The network's first logo showed a man in a bowler hat looking into a Nickelodeon machine. New York based creative director/designer, Joseph Iozzi, designed the first Nickelodeon logo. He also named the channel and created all the advertising. The first model ever used in a Nickelodeon advertisement was the designers son, Joseph Iozzi II. The font used in the logo was designed by Lubalin, Smith, Carnase, Inc. The intent of Iozzi was to replace the graphic of the line illustration of the man peering into the Nickelodeon with a period illustration of a boy in nickers, British flat cap, big suspenders, tip toed on a stylish iron train step looking into the Nickelodeon font. Available time and new management never permitted the planned redesign.
This logo was introduced in 1981, and the rainbow letters were designed by Lou Dorfsman. Bob Klein added a pinball behind it. The pinball theme was used in the network's IDs during the period including one that used early '80s-era computer-generated graphics. This logo was used in tandem with the 1984 Balloon font version, from October 8, 1984 until it was phased out entirely in March 1985. The logo shown above has no black lines for the print version
From October 8, 1984 to September 28, 2009 Nickelodeon has used lots of different logos, with a common theme. They were all orange silhouettes with the Nickelodeon wordmark written on them in white Balloon font. Eventually, the "splat" design would be the most used; the orange splat represents the slime that Nickelodeon has been known for ever since the network began broadcasting the Canadian series You Can't Do That on Television in 1981, a trademark which Nickelodeon would later adopt as part of its own programming. Many Nickelodeon fans recognize this logo because of its unique design that allowed it to become anything.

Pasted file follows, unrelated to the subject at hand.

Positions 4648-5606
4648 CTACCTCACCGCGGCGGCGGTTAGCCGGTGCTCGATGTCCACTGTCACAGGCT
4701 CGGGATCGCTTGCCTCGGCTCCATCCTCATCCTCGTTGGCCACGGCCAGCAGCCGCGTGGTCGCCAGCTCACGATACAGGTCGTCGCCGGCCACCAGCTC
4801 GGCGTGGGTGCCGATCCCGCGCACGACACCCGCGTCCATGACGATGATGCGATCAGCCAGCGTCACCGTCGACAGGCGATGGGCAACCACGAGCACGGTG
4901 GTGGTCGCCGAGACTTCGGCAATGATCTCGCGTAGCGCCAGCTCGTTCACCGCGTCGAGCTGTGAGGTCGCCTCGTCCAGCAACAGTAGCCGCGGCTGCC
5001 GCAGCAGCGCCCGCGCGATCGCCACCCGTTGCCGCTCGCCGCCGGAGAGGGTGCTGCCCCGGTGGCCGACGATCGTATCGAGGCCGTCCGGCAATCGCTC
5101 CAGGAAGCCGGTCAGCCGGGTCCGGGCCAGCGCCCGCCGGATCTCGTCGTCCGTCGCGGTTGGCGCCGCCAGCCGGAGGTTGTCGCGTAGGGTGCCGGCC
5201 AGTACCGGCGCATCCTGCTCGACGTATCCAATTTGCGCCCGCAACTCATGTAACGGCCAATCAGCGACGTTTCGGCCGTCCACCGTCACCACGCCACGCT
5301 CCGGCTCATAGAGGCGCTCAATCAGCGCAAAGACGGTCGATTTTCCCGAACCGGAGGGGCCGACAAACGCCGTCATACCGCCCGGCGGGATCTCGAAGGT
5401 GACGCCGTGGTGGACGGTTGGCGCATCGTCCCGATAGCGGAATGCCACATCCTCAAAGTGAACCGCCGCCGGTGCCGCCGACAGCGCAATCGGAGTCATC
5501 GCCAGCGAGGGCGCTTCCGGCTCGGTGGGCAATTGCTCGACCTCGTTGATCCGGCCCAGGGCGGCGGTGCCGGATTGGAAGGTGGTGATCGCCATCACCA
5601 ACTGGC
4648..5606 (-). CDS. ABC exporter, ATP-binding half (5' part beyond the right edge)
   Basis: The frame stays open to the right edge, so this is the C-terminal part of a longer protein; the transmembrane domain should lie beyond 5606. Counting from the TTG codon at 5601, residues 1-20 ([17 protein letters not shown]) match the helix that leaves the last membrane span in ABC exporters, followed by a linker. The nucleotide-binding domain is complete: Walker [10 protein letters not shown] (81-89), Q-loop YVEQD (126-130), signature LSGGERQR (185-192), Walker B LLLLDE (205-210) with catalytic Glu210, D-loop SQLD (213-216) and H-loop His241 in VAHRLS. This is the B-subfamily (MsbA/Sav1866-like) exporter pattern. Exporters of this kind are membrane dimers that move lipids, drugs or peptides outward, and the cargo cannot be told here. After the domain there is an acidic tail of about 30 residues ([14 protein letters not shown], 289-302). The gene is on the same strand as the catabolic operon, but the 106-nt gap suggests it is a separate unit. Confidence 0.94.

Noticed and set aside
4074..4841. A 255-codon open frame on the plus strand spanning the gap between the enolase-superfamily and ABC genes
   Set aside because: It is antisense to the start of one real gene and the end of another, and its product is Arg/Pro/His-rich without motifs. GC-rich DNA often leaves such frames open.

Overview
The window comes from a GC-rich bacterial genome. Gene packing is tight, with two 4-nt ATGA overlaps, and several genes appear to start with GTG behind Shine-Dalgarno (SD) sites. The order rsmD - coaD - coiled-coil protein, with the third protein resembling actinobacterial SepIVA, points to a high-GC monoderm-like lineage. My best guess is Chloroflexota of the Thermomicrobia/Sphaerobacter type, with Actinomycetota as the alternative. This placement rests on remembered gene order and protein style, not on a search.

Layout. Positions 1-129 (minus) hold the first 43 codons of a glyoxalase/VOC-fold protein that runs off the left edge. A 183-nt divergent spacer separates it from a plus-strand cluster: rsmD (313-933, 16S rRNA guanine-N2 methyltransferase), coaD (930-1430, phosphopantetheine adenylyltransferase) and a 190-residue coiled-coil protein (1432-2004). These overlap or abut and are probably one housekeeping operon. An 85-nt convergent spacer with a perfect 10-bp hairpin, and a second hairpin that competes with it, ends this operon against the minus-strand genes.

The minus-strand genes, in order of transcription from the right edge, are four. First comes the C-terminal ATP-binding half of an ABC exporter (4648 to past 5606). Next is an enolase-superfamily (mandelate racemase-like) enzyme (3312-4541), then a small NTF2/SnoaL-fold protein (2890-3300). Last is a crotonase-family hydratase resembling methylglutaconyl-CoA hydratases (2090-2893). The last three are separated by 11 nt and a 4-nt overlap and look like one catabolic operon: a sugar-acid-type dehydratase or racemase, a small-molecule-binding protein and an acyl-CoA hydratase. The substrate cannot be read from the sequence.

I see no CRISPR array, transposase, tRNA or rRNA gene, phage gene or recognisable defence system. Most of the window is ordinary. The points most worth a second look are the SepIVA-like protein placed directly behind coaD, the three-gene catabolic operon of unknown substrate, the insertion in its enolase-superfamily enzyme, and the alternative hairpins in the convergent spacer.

Beginning in April 2003, Nickelodeon would discontinue their older logos in place of splat themed logos for the next six years before the rebrand in 2009.
A new logo and a new look for Nickelodeon was unveiled in July 2009. It made its debut on screen on the United States flagship channel on September 28, 2009. When Nickelodeon changed their logo, The N, Noggin, and Nicktoons Network were also rebranded as TeenNick, Nick Jr. and Nicktoons. In April 2011, Nickelodeon unveiled new variations of the background that also interact with the logo's color. The current font used is a custom font which resembles Bauhaus 93, a mock-up of which is available for free download here. This logo placed 3rd in Part 2 (the best) of the 2009 Brand New Awards.
On December 6, 2014 Viacom Sold Nickelodeon to The Nelvana Company for 74 billion with that came the introduction of a modified logo. major. changes to the logo are that orange was drop from the channel identy for the first time since 1984. The logo is now multicolor and the logo is now in 3d.
On June 13, 2015, Nelvana announced that Nickelodeon would be rebranded as Nicaloadein. One reason mentioned was that the name "Nickelodeon" couldn't be trademarked. The new name will rolled out on screen on July 1 , 2015.
|The Nelvana Company|
| Film Companies|
Television Production: Nelvana Entertainment Inc. | Noggin Cookie Jar | DIC Entertainment | 21st Television Nelvana | Childern's Television Workshop | Dairy Queen Productions | Childern's Television Workshop Distribution | 20th Television | Comedy Central | Viacom | Sugarco | 20 Entertainment | Fun Productions | Snap Productions | Corus on the USA
Series: The S Team
| Sony Pictures Entertainment|